ARFID Treatment
Avoidant restrictive food intake disorder, or ARFID, can often be brushed off as a phase or just picky eating. But the reality is that ARFID is a serious eating disorder that can significantly impact a person’s mental and physical health, and it requires professional treatment. The good news is that there are effective, evidence-based approaches for treating ARFID in both children and adults. With the right support, it’s possible for everyone struggling with ARFID to normalize their eating habits and build a healthier, more peaceful relationship with food.  Read on to learn more about what to expect from ARFID treatment and when it’s time to get help. 
What to expect from ARFID treatment 
ARFID is a bit different from other eating disorders, as the behaviors associated with it don’t usually stem from body image issues or a desire to lose weight. Because of this, treatment requires a somewhat different approach, but—just as with other diagnoses—the goal is still to work through the nutritional, behavioral, psychological, and physiological components of the eating disorder. 
Addressing malnourishment
Although concerns about weight don't play a role in ARFID behaviors, ARFID can cause notable weight loss, so weight restoration is often the first step treatment. Regardless of whether or not weight gain is needed, patients will also work with their care team to address any nutritional deficiencies. It’s important to tackle these elements first, because when a person’s brain is malnourished, it’s nearly impossible for them to make progress in other areas of treatment.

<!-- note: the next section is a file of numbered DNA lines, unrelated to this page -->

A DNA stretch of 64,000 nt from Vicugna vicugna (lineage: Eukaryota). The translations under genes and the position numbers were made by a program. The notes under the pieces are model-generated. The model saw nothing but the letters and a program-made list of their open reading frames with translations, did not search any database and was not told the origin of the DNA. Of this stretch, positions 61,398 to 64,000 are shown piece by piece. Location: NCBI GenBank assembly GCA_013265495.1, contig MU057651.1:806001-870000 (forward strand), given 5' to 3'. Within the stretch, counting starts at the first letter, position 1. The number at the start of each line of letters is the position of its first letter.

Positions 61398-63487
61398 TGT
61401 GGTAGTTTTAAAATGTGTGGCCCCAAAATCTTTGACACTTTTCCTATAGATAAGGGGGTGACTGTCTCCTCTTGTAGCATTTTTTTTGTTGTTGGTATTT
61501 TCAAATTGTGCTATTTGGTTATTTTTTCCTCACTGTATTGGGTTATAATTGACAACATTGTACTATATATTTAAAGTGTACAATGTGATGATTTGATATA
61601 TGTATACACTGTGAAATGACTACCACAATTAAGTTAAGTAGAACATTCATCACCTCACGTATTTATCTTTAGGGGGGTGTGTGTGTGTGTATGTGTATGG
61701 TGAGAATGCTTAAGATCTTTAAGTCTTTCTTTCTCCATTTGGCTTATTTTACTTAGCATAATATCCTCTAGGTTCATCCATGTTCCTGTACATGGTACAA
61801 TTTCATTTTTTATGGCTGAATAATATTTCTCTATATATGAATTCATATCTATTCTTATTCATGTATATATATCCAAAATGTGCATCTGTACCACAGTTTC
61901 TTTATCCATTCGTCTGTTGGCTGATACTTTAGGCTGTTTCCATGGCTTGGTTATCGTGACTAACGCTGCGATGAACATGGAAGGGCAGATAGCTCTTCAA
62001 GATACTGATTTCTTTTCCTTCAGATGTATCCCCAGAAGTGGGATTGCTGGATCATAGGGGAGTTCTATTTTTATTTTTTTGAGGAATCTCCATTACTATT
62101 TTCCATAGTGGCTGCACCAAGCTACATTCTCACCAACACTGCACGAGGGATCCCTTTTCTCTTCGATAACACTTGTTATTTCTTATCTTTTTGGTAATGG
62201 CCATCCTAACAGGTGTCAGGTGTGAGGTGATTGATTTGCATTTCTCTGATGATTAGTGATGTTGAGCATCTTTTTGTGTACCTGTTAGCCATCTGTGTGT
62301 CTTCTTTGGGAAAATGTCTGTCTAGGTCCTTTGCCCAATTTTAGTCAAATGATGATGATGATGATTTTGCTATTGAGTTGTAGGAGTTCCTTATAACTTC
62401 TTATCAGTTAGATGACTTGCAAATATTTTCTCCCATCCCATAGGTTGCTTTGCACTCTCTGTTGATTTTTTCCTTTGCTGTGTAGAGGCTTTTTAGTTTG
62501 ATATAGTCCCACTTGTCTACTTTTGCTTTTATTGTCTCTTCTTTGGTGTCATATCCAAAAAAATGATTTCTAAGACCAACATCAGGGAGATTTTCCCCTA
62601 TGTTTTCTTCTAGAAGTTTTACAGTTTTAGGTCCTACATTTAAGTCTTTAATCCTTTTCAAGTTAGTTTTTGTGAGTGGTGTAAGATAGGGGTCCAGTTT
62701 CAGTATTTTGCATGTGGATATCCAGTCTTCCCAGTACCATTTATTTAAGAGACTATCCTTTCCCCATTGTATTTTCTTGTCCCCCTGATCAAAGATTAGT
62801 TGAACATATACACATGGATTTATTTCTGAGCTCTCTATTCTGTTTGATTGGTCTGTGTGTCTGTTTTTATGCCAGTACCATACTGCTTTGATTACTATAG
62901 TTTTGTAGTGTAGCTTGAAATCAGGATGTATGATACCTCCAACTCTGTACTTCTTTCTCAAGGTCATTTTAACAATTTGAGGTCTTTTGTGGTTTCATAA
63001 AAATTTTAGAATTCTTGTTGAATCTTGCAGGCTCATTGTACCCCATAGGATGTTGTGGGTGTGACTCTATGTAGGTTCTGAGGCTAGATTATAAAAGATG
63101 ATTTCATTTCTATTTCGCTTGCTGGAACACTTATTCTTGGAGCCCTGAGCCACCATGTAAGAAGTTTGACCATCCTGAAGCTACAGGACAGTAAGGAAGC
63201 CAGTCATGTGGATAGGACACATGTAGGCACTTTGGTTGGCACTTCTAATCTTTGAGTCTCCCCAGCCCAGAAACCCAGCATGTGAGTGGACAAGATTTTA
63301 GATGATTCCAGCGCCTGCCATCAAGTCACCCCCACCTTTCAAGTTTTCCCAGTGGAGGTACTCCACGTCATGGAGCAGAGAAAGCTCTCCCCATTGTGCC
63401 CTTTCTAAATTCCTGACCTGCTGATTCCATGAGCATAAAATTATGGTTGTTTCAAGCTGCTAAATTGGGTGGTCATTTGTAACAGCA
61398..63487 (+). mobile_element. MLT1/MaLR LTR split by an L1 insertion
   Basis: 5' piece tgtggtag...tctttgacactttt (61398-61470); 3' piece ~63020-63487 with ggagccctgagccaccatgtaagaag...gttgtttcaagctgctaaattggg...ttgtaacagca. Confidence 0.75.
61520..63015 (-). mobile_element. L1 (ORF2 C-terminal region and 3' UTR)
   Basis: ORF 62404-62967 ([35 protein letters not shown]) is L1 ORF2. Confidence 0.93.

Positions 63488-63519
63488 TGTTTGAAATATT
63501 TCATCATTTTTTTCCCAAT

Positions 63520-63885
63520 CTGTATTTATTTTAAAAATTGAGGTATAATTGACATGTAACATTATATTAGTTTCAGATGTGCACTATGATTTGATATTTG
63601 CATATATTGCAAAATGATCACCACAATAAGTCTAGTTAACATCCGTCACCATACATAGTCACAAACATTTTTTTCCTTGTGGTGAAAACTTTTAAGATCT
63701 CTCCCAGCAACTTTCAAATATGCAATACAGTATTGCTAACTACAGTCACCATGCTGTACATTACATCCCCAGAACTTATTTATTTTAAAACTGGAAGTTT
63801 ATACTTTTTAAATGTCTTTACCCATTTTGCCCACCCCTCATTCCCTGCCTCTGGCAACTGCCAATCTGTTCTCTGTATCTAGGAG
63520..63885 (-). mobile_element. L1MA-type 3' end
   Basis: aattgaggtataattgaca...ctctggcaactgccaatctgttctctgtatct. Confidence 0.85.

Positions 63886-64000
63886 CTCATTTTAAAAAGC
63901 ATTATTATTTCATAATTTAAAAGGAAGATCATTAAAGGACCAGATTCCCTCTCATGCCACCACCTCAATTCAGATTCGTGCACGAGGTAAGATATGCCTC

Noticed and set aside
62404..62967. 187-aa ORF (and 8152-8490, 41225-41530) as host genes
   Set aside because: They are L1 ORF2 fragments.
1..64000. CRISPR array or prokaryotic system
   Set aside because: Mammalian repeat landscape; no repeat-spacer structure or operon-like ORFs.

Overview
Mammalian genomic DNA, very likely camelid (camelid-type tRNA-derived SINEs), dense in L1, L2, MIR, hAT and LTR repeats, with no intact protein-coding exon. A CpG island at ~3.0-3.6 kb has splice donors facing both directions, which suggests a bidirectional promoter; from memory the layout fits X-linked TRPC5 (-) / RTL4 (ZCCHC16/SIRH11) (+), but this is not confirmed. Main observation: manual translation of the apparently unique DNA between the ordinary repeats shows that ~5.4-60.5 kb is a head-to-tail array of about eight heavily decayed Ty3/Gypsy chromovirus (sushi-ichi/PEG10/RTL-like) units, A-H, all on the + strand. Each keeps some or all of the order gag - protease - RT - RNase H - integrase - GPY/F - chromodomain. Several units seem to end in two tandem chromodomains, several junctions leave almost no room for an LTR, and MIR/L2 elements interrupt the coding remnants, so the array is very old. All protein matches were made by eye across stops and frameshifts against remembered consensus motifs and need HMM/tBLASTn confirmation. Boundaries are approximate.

Normalizing eating habits
The next and biggest step in ARFID treatment is to normalize eating habits and expand the amount and variety of food a person will eat. This can be done in a variety of different ways, but often involves a therapist, dietitian, or both, who can help patients incorporate new foods in a safe environment. Patients also work with their providers to address the factors that are contributing to their limited intake, learning strategies and skills to handle tough emotions that arise around food.
Managing other factors
ARFID treatment should also take into account gastrointestinal disorders, food sensitivities and allergies, or sensory processing disorders, all of which could contribute to ARFID symptoms. Because ARFID often co-occurs with neurodivergent conditions like ADHD and autism, treatment should also be adjusted to accommodate each patient’s unique needs and abilities.
Treatment for ARFID is multifaceted. Some of its components include:
During treatment for ARFID, patients work with a therapist to address the anxieties, fears, trauma, and other issues behind their limited intake. They’ll develop coping strategies and skills to manage these feelings and establish a healthier relationships with food.
Nutrition therapy
Normalizing eating habits is a cornerstone of all eating disorder treatment, and with ARFID, the main focus is usually expanding food variety. Patients will work with a dietitian to gradually and safely increase the amount and quantity of food eaten.